The WBA Foundation announced it will limit its debates this summer of GOP U.S. Senate candidates and Dem guv hopefuls to four participants each, based largely of the top finishers in upcoming Marquette University Law School polls.

The are currently 10 Dems who have qualified for the ballot in that primary, meaning more than half of the field will not be included in the July 27 debate.

Meanwhile, four Republicans have filed enough signatures in that race, though only two candidates are considered viable — business consultant Kevin Nicholson and state Sen. Leah Vukmir.

Several Dem guv candidates ripped the decision.

“Democracy works best when we all get involved. The WBA should not decide whom voters get to hear from in what will likely be one of the only televised debates in this important primary,” former state Rep. Kelda Roys wrote on Twitter.

But WBA President and CEO Michelle Vetterkind noted in a statement Monday the debate is limited to one hour. That means after removing introductions and questions from panelists, the four candidates will have about 10 minutes each to speak during the debate.

“In order to have a lively exchange of ideas between candidates in the time allowed, we can only accommodate four candidates,” she said.

To be considered for the debate fields, candidates must have qualified for the ballot or demonstrated they are “bona fide write-in candidates” by various measures. They also must have raised at least $250,000 by the most recent reporting period ahead of the July 21 debate for GOP U.S. Senate candidates or the July 27 debate for Dem guv hopefuls.

The WBA will then use the most recent Marquette poll released ahead of the each debate to select the top four. Fundraising numbers will be used as a tiebreaker.

Marquette poll director Charles Franklin told the surveys are planned in June and July with release dates to be determined.

After some began to criticize the debate criteria, Franklin issued a statement opposing the poll’s inclusion in the debate criteria. He noted those involved with the poll had no role in the WBA’s decision.

“All polls have a margin of error, making small percentage differences between candidates in a crowded field especially uncertain,” Franklin said. “We think the Wisconsin Broadcasters Association should not use our poll in this way.”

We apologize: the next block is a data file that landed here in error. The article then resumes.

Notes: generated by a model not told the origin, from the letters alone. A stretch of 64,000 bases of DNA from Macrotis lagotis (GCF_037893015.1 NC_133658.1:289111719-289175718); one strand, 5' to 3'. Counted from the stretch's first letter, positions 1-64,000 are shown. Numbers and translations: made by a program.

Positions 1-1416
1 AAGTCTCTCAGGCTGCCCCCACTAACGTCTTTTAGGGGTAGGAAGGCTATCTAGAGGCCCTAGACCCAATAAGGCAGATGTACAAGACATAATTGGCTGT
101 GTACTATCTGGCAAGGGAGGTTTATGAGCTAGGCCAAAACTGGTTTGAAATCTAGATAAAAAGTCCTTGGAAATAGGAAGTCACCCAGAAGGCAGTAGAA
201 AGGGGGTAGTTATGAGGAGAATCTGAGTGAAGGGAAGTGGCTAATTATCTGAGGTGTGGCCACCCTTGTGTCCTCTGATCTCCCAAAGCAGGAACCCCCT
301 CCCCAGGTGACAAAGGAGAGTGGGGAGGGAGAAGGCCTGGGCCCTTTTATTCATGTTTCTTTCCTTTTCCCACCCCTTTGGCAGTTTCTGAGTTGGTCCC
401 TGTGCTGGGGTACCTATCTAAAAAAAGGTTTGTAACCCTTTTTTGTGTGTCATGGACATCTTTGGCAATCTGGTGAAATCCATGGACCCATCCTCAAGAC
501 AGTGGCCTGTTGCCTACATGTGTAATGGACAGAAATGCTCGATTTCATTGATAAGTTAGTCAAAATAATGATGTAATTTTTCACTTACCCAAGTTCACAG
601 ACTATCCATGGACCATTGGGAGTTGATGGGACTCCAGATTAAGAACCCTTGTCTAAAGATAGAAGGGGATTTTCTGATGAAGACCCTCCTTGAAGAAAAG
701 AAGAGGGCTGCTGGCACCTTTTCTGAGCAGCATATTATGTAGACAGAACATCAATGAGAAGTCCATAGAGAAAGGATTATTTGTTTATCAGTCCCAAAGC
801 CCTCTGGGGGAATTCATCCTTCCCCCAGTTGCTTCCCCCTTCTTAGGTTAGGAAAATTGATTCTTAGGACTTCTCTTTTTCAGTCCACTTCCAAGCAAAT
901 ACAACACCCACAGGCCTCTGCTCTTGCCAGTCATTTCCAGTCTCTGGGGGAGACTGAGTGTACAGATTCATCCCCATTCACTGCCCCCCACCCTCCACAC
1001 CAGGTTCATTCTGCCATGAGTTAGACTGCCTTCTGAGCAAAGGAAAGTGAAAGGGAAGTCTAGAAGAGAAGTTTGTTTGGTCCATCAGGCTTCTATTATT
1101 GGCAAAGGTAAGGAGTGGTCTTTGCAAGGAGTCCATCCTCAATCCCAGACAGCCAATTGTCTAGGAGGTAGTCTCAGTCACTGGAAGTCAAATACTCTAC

There has been scant polling in the race, particularly independent surveys. The most recent Marquette poll, conducted Feb. 25-March 1, found 18 percent of likely Dem voters backed state Superintendent Tony Evers, while 9 percent backed Madison Mayor Paul Soglin, 7 percent favored Milwaukee attorney Matt Flynn and 6 percent supported activist Mike McCabe with a margin of error of plus or minus 7.1 percentage points.

Meanwhile, Soglin released a poll in April that found 30 percent of likely primary voters backed state Evers, followed by 17 percent for the Madison mayor and 12 percent for Vinehout. Flynn and Mahlon Mitchell, head of the statewide firefighters union, were tied at 6 percent apiece in a poll that had a margin of error of plus or minus 4 percentage points.

On the fundraising front, five Dem guv candidates had already crossed the $250,000 threshold by the end of December: Evers, Flynn, businessman Andy Gronik, Mitchell and state Rep. Dana Wachs.

McCabe, meanwhile, had raised $104,494, while Vinehout had pulled in $112,347.

Roys had raised $147,671 after getting into the race in December, while Soglin and Kenosha attorney Josh Pade did not get into the race until after the last round of fundraising reports were due.

The foundation said it reserves the right to update the criteria.

See the release:

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